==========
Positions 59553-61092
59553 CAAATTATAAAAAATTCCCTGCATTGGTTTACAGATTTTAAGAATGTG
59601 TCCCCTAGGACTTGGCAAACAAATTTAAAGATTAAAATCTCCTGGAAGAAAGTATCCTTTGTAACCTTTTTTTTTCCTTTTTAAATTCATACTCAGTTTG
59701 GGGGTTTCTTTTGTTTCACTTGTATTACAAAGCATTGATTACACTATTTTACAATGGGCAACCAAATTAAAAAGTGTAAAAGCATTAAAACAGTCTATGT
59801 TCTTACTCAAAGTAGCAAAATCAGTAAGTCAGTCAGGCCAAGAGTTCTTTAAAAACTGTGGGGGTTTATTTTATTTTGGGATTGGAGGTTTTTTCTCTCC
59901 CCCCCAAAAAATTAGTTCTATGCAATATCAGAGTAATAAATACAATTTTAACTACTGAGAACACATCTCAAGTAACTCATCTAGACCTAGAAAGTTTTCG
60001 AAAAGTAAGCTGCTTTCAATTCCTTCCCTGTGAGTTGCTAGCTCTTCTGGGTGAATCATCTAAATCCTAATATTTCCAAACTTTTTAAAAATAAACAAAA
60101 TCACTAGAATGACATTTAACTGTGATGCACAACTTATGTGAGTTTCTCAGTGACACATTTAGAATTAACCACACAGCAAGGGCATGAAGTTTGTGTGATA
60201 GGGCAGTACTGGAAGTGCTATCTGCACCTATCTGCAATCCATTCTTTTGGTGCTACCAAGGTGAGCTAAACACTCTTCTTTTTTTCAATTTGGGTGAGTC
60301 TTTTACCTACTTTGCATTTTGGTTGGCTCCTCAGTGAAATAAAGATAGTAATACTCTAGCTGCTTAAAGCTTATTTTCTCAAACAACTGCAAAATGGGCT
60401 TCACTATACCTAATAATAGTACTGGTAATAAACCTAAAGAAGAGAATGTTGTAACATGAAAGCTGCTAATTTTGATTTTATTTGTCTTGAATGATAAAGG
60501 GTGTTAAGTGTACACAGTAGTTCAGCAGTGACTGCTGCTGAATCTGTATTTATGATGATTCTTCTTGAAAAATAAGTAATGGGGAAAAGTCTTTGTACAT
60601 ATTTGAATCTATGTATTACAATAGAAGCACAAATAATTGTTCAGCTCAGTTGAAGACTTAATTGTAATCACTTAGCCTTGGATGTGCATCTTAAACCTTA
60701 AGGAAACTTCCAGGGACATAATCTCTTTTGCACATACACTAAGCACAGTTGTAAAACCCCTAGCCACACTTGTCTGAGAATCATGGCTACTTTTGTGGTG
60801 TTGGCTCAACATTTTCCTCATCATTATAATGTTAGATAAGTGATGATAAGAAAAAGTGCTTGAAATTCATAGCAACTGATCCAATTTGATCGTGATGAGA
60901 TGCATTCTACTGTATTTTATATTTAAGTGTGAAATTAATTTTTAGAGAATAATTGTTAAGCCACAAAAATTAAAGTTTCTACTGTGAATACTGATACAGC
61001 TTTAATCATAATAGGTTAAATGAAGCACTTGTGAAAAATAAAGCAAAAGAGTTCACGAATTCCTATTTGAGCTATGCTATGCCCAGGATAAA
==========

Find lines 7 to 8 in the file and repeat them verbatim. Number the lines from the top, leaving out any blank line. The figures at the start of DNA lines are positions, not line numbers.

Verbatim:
60001 AAAAGTAAGCTGCTTTCAATTCCTTCCCTGTGAGTTGCTAGCTCTTCTGGGTGAATCATCTAAATCCTAATATTTCCAAACTTTTTAAAAATAAACAAAA
60101 TCACTAGAATGACATTTAACTGTGATGCACAACTTATGTGAGTTTCTCAGTGACACATTTAGAATTAACCACACAGCAAGGGCATGAAGTTTGTGTGATA